And it isn’t just modern society where you could write them in. I’ve read fantasy fiction with serial killer types in them, who don’t seem to earn the title. But they’re written well.

So this question is for all of you: What is the best crime fiction/serial killer fiction you’ve ever read?


And so it came to pass… the top eighteen tracks of 2008 are revealed…

I know some of you have blogged about your favourite tracks of last year and I know most of you have an opinion on what rocked last year.

The thing is you’re wrong.

Simply put if it’s not this list I am about to reveal then you’re mistaken in your thoughts and taste. I hate to break it to you this way.

I admit it’s going to be a brutal smack in the face when you realise what you’ve been missing for twelve months or so but believe me it is okay, it’ll improve your music collection no end when you download these little beauties and add them to your playlist(s).

Have a look over here and you’ll see just what gems are there and even grab yourself a free copy of the tracks!

The Stuff that Rocked my Socks 2008


Grants Pass TOC announced!

Blank white book w/path

Prelude: Kayley Allard
An Unkindness of Ravens: Stephanie Gunn
Boudha: KV Taylor
Hells Bells: Cherie Priest 
Ascension: Martin Livings
Animal Husbandry: Seanan McGuire
Men of Faith: Ivan Ewert
The Chateau de Mons: Jennifer Brozek
The Few that are Good: Scott Almes
Rites of Passage: Pete Kempshall
A Perfect Night to Watch Detroit Burn: Ed Greenwood
Final Edition: Jeff Parish
The Discomfort of Words: Carole Johnstone
Newfound Gap: Lee Clark Zumpe
Ink Blots: Amanda Pillar
Black Heart, White Mourning: Jay Lake
By the Sea: Shannon Page
Remembrance: James M. Sullivan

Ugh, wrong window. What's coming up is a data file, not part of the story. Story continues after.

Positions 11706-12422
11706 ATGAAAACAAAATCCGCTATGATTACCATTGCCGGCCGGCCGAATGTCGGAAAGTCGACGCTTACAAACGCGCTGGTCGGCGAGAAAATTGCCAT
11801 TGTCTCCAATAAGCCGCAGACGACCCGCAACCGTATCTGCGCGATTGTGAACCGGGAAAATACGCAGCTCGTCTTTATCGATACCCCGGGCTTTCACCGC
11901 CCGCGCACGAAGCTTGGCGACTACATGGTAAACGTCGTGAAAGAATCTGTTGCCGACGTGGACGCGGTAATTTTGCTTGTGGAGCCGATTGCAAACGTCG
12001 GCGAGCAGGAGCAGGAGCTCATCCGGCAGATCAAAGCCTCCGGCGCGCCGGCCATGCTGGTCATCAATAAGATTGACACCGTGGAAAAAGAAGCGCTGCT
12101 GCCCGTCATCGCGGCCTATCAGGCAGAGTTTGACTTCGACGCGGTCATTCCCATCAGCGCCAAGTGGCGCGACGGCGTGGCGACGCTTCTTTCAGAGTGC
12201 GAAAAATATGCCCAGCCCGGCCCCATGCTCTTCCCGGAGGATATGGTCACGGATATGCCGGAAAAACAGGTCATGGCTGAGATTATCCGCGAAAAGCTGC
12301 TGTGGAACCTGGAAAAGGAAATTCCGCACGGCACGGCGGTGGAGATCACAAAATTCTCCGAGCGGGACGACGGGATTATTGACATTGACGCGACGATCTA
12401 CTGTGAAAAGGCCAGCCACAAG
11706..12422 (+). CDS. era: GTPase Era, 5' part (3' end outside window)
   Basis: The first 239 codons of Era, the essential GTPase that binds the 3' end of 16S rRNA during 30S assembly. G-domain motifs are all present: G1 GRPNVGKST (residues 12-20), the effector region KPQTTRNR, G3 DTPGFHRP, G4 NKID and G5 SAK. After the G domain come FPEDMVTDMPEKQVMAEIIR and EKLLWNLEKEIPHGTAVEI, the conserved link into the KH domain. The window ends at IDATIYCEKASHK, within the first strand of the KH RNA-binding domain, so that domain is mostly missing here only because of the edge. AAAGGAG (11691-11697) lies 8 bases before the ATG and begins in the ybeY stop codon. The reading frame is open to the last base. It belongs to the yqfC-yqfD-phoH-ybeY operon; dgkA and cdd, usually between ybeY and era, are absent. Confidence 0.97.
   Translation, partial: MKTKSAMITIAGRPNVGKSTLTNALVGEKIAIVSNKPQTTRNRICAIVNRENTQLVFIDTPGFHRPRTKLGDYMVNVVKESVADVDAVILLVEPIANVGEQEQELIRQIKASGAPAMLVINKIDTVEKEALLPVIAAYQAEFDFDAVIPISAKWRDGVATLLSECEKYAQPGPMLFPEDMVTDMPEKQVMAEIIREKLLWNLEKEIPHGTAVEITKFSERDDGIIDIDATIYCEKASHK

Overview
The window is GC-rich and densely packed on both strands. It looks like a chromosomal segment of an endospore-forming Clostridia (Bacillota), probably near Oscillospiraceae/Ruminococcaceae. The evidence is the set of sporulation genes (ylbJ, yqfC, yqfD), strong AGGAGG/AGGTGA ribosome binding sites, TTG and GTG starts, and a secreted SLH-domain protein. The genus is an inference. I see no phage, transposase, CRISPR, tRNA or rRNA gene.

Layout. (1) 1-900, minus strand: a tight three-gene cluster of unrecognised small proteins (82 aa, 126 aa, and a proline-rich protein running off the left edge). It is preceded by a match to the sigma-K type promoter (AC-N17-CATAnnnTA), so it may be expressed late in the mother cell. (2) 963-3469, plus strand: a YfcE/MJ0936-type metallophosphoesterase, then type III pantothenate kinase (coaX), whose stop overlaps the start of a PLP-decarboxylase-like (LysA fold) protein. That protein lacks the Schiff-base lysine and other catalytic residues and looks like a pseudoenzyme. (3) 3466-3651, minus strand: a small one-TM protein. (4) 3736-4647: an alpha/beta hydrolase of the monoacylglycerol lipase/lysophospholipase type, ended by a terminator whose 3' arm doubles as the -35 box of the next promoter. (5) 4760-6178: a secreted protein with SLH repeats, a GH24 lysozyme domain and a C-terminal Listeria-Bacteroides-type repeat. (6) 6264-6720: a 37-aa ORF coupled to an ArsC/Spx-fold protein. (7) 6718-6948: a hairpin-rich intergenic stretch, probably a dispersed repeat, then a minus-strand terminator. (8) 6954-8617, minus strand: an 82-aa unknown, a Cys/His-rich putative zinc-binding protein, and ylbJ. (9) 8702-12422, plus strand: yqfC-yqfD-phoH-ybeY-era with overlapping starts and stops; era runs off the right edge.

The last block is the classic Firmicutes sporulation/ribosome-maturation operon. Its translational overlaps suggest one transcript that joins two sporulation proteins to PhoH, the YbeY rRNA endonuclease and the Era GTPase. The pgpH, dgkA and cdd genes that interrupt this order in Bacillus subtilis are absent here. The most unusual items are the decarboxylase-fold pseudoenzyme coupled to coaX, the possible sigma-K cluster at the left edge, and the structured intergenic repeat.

Epilogue: Kayley Allard

 

Two stories set in the Grants Pass universe, Warlord of Rhode Island by Rick Silva and Snake Oil by David Priebe, will be released online prior to the official launch!

Edited by Jennifer Brozek and Amanda Pillar.

Pre-order details soon!


Guest blogging: Week One – Amanda Pillar (co-editor of The Phantom Queen Awakes)

amandapillar writes:

Twilight

Now, I know Mark hasn’t read the Twilight books. He tried; he told me he really did try. But he just couldn’t.

Maybe it was because it was aimed at teenage girls, and Mark is as far from that as I am from being a grandfather (okay, maybe there’s a little hyperbole there). Maybe it was because it took a while to get into. Either way, they’re popular and Mark hasn’t read them. But I have.

All four.

And then I recommended them to my 15 year old sister. Who has now read them about 10 times each at last count. While the last book did irritate me — for reasons I won’t go into so I can avoid spoiler issues — I can see the merit in them.

You see, while some people think they’re just fanfiction wannabe stories that managed to get published; I think they’re stories that young girls can relate to. I wish that Bella did not have to find validation in the love of a gorgeous vampire, but she did. And the thing is, a lot of teenage girls have low self esteem. They need validation from an outside source.

I guess the point here is that just because something is popular and contains messages that us as older, more mature adults dislike, it doesn’t mean they aren’t relevant to the intended age group.

I just feel sorry for Rob Pattinson (who plays Edward in the movie). I think he’s going to find being stalked by a bunch of 12-20something year old girls a little tiring.